Loner, Caroline Rose’s first album since 2014, is a staunch departure from her previous alt-country records. It reveals her musical evolution, although, to be fair, this is a point that Rose fundamentally disagrees with me on.
“It seems like this drastic change, but it really wasn’t that big of a change for me,” she said, sighing at hearing the accusation for probably the millionth time. It’s true that the centerpiece of Rose’s lush vocals and quirky style of storytelling are still intact, but the acoustic guitars, boom-clap drums and other alt-country accouterments have given way to the punch and pop of crisp synth lines and the implantation of some in-your-face punk sensibilities.
The reason for her departure is simple.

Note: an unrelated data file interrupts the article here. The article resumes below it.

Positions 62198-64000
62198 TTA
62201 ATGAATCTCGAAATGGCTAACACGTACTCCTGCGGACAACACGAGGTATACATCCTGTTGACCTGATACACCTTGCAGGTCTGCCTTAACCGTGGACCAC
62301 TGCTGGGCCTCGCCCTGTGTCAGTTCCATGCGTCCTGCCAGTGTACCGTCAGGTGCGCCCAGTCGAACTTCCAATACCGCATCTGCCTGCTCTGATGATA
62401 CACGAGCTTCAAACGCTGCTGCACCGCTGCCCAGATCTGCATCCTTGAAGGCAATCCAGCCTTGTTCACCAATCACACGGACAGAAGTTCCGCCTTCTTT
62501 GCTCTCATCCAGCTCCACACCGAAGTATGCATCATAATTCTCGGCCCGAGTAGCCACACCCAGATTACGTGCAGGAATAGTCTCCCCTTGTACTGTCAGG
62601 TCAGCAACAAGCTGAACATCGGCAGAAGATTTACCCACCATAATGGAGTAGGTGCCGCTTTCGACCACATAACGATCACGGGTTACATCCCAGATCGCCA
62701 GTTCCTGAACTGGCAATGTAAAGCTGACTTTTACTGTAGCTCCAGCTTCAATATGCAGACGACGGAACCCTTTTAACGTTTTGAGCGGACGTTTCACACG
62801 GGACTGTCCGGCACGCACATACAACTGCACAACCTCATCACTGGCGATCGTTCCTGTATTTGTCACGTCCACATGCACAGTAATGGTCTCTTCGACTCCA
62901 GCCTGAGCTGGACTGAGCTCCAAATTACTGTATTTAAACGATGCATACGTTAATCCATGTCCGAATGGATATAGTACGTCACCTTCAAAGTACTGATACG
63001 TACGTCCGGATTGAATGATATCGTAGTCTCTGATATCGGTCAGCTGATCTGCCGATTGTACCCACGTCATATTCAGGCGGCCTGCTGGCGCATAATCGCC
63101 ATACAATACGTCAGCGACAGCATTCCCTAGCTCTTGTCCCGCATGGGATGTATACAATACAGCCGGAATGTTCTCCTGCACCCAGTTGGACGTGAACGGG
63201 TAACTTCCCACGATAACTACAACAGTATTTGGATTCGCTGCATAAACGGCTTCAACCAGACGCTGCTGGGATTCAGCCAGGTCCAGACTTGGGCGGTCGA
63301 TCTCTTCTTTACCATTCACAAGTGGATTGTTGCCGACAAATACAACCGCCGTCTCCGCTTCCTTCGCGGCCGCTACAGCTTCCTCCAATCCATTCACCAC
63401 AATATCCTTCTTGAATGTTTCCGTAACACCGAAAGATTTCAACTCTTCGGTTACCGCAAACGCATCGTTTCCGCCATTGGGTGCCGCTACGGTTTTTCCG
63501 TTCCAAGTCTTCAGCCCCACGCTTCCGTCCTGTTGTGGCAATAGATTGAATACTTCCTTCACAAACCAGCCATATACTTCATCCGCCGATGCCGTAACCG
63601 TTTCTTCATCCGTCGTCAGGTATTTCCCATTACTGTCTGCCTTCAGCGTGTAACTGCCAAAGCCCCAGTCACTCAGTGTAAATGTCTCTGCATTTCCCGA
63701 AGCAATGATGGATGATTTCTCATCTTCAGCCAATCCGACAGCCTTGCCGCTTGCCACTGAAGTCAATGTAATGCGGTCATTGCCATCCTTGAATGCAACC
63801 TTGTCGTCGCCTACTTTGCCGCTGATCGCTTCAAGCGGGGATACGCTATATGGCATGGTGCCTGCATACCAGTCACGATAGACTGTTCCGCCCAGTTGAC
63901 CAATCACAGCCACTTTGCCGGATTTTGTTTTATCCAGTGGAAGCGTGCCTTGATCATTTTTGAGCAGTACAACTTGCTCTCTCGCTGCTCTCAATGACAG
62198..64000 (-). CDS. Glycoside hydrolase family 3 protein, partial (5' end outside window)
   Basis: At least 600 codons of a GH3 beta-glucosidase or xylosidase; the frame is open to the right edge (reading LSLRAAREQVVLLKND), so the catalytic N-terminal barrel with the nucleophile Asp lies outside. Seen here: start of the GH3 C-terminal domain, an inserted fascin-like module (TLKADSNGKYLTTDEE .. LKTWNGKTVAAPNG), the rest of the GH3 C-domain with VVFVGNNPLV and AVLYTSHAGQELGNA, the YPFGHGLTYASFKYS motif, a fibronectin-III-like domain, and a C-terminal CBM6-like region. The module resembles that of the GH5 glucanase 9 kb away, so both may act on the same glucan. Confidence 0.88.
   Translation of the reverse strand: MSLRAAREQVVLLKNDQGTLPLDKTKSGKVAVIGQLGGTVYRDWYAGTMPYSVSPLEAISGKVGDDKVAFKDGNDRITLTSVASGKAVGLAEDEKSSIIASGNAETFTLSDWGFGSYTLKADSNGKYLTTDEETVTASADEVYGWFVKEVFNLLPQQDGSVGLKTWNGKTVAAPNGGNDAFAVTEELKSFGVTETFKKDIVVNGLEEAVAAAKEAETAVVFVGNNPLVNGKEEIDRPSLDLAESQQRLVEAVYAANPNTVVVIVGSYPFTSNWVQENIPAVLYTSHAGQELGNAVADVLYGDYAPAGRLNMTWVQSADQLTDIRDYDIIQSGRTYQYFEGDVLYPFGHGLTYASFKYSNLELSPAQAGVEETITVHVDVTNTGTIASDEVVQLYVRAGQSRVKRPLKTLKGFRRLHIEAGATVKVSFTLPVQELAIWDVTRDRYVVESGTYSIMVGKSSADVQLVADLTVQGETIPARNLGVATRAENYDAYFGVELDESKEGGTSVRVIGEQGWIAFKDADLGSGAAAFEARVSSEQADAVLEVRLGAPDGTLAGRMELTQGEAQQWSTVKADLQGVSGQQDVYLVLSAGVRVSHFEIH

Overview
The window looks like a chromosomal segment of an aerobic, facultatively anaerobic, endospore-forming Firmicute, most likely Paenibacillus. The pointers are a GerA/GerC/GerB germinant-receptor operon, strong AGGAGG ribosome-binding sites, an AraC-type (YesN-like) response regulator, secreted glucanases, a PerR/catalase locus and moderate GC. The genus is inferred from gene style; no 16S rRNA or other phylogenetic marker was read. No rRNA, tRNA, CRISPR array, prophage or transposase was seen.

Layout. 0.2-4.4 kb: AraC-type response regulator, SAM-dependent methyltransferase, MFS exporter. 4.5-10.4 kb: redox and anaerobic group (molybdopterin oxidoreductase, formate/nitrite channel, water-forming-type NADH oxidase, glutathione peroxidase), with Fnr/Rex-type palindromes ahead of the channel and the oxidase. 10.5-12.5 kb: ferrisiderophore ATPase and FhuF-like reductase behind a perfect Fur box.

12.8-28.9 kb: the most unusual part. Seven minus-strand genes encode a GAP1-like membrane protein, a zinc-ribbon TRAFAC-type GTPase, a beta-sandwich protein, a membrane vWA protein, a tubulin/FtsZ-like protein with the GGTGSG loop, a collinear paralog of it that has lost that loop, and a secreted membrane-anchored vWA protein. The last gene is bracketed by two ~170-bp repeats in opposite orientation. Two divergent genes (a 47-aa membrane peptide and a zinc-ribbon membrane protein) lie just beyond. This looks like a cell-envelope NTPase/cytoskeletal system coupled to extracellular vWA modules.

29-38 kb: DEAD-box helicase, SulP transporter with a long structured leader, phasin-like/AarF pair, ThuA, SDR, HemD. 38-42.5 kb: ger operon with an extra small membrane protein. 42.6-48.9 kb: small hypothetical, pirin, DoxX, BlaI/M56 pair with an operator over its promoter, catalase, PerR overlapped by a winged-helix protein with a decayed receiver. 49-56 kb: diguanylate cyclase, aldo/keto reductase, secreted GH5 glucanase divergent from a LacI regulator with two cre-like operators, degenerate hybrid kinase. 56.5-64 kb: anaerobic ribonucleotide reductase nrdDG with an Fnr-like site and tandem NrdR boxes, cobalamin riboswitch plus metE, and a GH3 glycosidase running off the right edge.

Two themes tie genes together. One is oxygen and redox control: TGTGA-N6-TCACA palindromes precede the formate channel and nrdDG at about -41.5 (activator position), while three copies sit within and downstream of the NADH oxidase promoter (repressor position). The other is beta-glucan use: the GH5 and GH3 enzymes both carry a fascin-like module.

“Five years have passed,” she says. “People change. Artists are constantly changing and if you’re not then, well, you’re fucking boring.”
And while everyone is busy pointing out this new direction (guilty), she sees the answer as patently obvious. “I’m a different person than I was at 22,” Rose, now 28, said. “I just grew up and matured, and I’m interested in different things and so, yeah, I’m a different person now.”
Though what’s most intriguing about Rose’s genre turnabout is how smoothly she transitioned from one style to another.
“I’m trying to grow my career in a way that I can go in whatever direction I want, and people aren’t going to be shocked by it.”
But if you’re looking forward to that Caroline Rose reggaeton album anytime soon, you’re out of luck. When Rose heads back into the studio after the current tour ends, she plans on exploring more of the Loner sound. “The next album is going to be a sequel of this one,” she said.
Caroline Rose performs at Zanzabar on Tuesday, Nov. 13. Tickets are $12-$15.